The call for papers is now closed.
Conference theme – Public Law: Rights, Duties and Powers
The theme of the conference will be ‘Public Law: Rights, Duties and Powers’. Like the themes of the previous conferences in the series, the theme we have selected for the 2020 conference aims to facilitate a number of streams of inquiry while setting parameters that will enable meaningful dialogue both within and across those streams. In particular, the theme is intended to invite engagement with a range of topics related to the conceptual building blocks of public law systems, with a focus on rights, duties and powers. We welcome papers which engage with the theme from doctrinal, theoretical, comparative, contextual or other methodological perspectives.
Topics may include:
- Rights-based theories of public law, and critiques of such theories.
- The role of different public institutions such as the legislature, executive, courts or fourth branch of government, in recognising, interpreting and implementing rights.
- Adjudication of specific rights-issues in comparative perspective.
- The nature of different types of public law rights, including human, Indigenous, welfare and fundamental rights, and consideration of different sources of rights, such as constitutions, Indigenous law, statutes, and the common law.
- The connection between public law rights and remedies, and the impact of rights-commitments on public decision-making.
- Theories of public law based in duties, such as fiduciary duties, and critiques of such theories.
- The nature and legal regulation of different types of public law duties, including duties owed by the state to Indigenous peoples, individuals, and to the community as a whole.
- The role of courts, the administration and other institutions in interpreting and implementing public law duties, including aspirational duties, duties of progressive realisation, and duties to provide public goods.
- Distribution of powers between central and subnational jurisdictions, and within single jurisdictions.
- The nature and legal regulation of public powers including statutory, prerogative, executive, de facto, and contractual powers.
- How public law principles may inform legal regulation of powers exercised by private or international institutions.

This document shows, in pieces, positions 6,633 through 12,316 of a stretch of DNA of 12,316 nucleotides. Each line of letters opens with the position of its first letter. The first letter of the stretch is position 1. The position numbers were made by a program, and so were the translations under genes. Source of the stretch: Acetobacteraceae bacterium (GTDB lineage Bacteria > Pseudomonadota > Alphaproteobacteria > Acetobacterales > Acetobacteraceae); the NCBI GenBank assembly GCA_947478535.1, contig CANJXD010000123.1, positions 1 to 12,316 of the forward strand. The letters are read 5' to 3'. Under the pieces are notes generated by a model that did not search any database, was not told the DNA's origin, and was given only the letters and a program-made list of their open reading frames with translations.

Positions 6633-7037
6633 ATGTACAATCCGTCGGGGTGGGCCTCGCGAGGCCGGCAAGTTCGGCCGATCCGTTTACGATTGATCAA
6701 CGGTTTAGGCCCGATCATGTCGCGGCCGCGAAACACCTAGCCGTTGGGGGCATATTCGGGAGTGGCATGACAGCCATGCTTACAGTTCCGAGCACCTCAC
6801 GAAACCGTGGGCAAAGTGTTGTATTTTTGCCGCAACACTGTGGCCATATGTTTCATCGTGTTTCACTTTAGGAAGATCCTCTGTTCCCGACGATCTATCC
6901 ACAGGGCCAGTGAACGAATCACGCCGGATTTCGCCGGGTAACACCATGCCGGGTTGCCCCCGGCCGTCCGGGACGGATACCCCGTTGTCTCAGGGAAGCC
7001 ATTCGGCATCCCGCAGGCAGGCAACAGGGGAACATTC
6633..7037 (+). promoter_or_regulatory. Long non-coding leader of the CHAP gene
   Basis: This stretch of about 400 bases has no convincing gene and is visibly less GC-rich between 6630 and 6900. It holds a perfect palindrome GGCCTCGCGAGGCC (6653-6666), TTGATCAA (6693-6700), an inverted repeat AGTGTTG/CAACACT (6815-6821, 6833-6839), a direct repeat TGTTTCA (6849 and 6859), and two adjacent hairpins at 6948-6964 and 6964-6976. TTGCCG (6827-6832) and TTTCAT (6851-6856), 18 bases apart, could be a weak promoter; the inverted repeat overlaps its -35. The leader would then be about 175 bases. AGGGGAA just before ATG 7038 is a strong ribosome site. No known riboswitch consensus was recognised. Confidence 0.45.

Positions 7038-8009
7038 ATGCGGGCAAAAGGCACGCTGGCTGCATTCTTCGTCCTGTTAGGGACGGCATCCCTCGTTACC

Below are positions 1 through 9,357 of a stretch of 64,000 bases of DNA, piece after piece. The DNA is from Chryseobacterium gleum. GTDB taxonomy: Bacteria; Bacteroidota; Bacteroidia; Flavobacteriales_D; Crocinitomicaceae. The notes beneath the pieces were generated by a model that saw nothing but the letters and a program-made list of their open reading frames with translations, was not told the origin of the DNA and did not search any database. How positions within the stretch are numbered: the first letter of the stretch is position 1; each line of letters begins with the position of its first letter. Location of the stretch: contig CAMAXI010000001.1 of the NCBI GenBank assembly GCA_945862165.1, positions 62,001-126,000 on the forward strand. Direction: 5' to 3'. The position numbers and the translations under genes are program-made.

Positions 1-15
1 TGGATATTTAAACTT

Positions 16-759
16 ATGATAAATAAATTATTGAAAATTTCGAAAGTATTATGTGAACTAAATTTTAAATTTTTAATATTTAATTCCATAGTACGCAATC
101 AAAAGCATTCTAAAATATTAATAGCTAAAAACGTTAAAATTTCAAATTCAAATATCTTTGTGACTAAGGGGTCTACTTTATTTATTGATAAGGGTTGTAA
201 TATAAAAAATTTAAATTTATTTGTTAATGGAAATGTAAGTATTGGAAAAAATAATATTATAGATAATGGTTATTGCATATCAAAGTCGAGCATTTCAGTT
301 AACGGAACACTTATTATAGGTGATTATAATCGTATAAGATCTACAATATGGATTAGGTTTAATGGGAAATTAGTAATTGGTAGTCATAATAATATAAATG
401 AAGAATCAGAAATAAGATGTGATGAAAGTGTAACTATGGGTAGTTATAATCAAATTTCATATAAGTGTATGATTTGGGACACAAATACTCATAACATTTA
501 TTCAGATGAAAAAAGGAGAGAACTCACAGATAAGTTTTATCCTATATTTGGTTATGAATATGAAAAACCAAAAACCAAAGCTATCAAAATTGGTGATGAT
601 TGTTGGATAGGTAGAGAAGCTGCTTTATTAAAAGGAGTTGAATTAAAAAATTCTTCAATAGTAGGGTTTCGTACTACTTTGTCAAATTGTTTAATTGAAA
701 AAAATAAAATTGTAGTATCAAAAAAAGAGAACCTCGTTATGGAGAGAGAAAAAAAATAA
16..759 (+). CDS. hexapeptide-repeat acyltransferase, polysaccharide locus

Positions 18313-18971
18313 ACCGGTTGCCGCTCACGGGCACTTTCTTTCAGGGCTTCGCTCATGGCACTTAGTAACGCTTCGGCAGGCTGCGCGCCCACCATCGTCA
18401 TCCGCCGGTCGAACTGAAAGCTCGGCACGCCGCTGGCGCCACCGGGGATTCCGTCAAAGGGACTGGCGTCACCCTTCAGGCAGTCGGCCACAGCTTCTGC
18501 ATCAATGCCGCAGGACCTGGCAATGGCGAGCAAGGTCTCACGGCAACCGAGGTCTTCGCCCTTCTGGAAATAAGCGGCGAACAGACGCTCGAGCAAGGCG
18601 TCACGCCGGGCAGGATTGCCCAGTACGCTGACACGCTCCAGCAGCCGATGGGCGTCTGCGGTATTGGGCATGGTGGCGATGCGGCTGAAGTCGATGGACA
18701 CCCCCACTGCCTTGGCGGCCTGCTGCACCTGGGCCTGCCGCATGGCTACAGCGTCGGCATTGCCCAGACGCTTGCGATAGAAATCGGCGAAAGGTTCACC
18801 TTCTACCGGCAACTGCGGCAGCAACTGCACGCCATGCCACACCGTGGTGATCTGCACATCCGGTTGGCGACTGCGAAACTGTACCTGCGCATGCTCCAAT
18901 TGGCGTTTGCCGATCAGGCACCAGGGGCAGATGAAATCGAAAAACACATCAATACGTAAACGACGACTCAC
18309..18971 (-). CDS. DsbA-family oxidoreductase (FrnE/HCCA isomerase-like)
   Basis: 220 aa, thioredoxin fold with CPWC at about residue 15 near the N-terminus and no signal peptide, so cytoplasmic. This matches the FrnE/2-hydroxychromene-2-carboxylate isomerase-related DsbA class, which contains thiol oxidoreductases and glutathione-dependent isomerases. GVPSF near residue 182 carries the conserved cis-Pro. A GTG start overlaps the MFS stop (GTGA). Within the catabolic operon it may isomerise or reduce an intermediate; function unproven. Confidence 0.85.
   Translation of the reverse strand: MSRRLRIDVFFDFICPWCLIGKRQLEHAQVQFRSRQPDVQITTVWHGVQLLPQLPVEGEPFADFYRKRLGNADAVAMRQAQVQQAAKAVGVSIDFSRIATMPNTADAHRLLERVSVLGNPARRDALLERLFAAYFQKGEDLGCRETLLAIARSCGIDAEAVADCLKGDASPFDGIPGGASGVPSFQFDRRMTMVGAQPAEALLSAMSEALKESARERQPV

- How public law ought to respond to new modes of public power such as new technologies and soft law techniques.
Please note that the foregoing is intended to be illustrative of the issues raised by the conference theme, rather than prescriptive or exhaustive. In this regard, while the theme focuses attention on the concepts of rights, duties and powers, the convenors also welcome papers which relate to other concepts relevant to public law such as, for example, immunities or liabilities, and papers which consider how different concepts interrelate or interact, for example how rights and duties interrelate.
Common law and mixed systems
One of the aims of the Public Law series is to enable dialogue to take place between participants from different legal systems. In order to allow this to happen within manageable parameters the focus of the conference is on common law jurisdictions. In keeping with the fact that the 2020 conference takes place in Canada, the conference will include sessions which consider the conference theme from the perspective of mixed jurisdictions, where common law, civil law and Indigenous law live side by side.
Submission of Abstracts
Prospective speakers are invited to submit abstracts of no more than 500 words addressing any aspect of the conference theme. The Call for Papers is now closed. Abstracts are invited from those at any career stage. Up to 60 papers may be accepted and papers will be selected on the basis of merit and fit with the conference theme. Those who have their abstracts accepted will be required to submit a full written paper by 1 May 2020 for distribution to conference delegates. Please note that speakers will have to meet their own expenses and pay the conference fee in the ordinary way. In common with previous conferences it is intended that an edited collection will be published by Hart Publishing, the conference sponsor, of a small selection of the papers given at the 2020 conference.
The 2020 conference, like the 2016 and 2018 conferences, will include dedicated panels for doctoral students, and a fee-waiver programme has been established for doctoral candidates whose papers are accepted.
Richard Hart Prize
The Richard Hart Prize for the best paper by an early career scholar will be awarded at the 2020 conference. Those who are eligible and wish to be considered for the Prize should indicate this on their application form. The eligibility criteria are as follows:
- Anyone who (a) is studying for, but who has not yet been awarded, a doctoral degree in Law; or (b) was awarded a doctoral degree in Law on or after 1 June 2017; or (c) was appointed to their first full-time academic position on or after 1 June 2017. No person who has held a full-time academic position for more than three years as of 1 June 2020 shall be eligible for the prize. The conference convenors’ decisions as to eligibility shall be final.
Please note that the Prize will be awarded on the basis of the full written papers submitted in advance of the conference. The winner of the prize will receive an award of CAD$400.